So many of the incredible resources out there for people affected by cancer, were started by someone who saw problems with the system that they faced. In a similar way to why I started SimPal. Although these organisations are in the majority, most are smaller and struggle to get publicity. Being drowned out by the giants and their TV adverts. Plus the lack of any effective collaboration, due to competition for funds. But we have all seen since covid, the impact that these organisations can have with their timely interventions. I am so delighted to welcome Robin Daly and his charity Yes to Life to join us in the Chris’s Cancer Community family! Below, Robin tells us why he started his charity.
“Little could I have imagined that, almost two decades after founding the charity Yes to Life as a vehicle to bring choice and person-centred care to those with cancer, ‘wellbeing’ and ‘lifestyle medicine’ would be common currency in discussions on healthcare, that our work would attract a growing groundswell of support from healthcare professionals, and that I would be co-hosting a podcast with a senior NHS oncologist who is as passionate about the introduction of Integrative Medicine into cancer care as I am. It was all just a distant pipe-dream back then, a ridiculously idealistic ambition.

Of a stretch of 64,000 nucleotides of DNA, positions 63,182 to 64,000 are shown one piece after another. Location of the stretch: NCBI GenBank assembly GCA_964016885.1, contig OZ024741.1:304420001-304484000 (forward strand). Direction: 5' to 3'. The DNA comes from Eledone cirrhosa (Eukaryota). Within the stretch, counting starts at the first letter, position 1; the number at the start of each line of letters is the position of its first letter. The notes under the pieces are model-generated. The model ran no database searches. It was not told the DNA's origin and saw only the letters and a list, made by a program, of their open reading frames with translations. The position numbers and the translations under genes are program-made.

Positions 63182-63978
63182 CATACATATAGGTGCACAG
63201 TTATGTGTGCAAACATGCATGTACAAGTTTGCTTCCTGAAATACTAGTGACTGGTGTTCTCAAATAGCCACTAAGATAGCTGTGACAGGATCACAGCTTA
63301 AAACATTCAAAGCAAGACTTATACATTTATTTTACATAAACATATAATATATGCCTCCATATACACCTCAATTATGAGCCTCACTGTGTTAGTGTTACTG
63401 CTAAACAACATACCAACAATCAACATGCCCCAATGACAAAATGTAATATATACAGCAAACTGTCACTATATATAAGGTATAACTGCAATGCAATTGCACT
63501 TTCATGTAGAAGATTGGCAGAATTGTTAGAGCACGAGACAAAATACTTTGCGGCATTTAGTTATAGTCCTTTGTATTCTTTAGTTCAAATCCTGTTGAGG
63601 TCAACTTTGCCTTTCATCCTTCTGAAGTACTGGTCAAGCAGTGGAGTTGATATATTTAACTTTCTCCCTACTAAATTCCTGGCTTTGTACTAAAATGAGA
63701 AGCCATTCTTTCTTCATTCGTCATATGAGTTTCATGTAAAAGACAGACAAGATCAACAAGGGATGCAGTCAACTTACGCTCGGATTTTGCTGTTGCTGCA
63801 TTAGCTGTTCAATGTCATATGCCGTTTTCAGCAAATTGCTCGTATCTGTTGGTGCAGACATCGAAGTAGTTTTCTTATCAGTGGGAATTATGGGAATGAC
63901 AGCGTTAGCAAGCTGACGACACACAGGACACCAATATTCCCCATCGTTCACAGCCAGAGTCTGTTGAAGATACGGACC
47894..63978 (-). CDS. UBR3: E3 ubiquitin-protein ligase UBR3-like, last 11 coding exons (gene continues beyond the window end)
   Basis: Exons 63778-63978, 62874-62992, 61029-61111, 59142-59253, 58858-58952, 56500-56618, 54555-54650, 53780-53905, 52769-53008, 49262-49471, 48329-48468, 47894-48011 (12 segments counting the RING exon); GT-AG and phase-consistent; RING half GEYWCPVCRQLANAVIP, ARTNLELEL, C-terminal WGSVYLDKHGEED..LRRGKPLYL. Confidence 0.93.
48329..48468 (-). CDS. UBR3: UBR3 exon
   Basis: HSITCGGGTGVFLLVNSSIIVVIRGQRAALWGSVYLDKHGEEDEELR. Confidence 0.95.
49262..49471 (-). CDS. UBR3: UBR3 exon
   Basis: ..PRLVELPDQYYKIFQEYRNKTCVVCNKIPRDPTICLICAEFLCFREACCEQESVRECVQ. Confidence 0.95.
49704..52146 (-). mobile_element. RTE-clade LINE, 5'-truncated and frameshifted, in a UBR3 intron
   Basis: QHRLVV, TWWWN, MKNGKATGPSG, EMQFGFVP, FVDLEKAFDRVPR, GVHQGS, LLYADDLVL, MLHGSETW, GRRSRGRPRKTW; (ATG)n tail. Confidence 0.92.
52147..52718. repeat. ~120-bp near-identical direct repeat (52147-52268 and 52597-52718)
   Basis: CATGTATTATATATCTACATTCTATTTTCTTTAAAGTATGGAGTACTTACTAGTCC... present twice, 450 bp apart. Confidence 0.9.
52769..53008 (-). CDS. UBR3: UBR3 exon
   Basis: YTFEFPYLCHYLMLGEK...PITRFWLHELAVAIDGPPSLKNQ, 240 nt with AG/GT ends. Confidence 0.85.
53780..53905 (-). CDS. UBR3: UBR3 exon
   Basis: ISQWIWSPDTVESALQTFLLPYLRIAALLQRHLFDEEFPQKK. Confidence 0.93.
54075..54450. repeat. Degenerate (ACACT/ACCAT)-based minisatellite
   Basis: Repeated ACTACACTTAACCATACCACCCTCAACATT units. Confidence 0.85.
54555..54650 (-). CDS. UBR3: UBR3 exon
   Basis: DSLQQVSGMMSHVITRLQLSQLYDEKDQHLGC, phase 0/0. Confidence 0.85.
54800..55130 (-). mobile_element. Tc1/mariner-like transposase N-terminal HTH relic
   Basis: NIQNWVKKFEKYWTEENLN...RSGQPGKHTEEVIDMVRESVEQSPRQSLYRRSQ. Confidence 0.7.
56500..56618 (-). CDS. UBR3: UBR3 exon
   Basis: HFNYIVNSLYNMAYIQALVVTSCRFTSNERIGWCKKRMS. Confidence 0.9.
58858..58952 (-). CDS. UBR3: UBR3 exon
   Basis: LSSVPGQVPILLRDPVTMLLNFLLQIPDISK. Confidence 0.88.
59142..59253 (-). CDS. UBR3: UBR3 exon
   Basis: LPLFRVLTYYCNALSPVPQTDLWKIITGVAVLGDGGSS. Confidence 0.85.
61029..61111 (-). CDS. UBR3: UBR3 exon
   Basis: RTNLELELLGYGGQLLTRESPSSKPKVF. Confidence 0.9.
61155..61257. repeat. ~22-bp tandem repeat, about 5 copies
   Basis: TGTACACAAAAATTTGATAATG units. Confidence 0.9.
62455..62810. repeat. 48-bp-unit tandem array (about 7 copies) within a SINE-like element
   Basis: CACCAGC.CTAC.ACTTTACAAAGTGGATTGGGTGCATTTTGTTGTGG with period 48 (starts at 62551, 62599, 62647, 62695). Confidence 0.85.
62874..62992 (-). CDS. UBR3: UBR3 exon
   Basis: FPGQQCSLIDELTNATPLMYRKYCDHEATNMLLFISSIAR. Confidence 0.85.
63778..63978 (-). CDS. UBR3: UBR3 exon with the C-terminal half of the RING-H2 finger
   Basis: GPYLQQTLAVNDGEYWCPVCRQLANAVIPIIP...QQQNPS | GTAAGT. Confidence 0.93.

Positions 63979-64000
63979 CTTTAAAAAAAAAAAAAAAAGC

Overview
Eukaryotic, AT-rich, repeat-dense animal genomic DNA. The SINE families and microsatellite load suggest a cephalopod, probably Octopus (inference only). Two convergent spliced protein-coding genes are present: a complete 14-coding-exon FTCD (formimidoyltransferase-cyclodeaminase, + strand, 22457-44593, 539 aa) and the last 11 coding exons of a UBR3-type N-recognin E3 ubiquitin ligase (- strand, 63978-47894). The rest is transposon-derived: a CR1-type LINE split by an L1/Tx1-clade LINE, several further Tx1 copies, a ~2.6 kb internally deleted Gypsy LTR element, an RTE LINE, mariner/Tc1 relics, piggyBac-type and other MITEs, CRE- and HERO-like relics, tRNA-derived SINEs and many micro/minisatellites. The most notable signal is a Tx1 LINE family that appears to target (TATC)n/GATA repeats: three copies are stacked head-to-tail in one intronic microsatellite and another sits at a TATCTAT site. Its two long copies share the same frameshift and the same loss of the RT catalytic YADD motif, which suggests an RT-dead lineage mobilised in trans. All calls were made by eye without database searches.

The impetus for the charity came from the experience of supporting my youngest daughter Bryony through cancer three times – age 9, 13 and 23. What we experienced spanned the spectrum from excellence in procedures to colossal gaps in care, shortcomings borne of a seriously outdated cultural model that seemed frozen somewhere in the ‘Carry on Doctor’ era. The closed-mindedness that rejected everything new, regardless of its potential to help, that crushed reasonable hope with what was deemed to be ‘realism’, and that favoured clinical detachment over empathy or compassion, all came together to create an environment that was far, far from the supportive, caring refuge so desperately sought in our hour of greatest need.
Efficient but unkind would be a fair way to summarise our experience. My precious daughter suffered through many horrendously abusive situations at the hands of this system, as did the rest of our family, and it galvanised us into doing what we could to improve the lot of those with cancer.
We set out to create a service that could empower people with good quality information about their many options within what is now known as Integrative Medicine, and thereby build ground for reasonable hope and optimism, create a level of control and autonomy, provide the supportive listening environment so many were seeking, and create a community of like-minded people for mutual support. And I’m pleased to say we have achieved all of that through our many services that include our Helpline, information-rich website, extensive educational programme, Wigwam support groups, radio shows, podcasts, book, blogs and much, much more.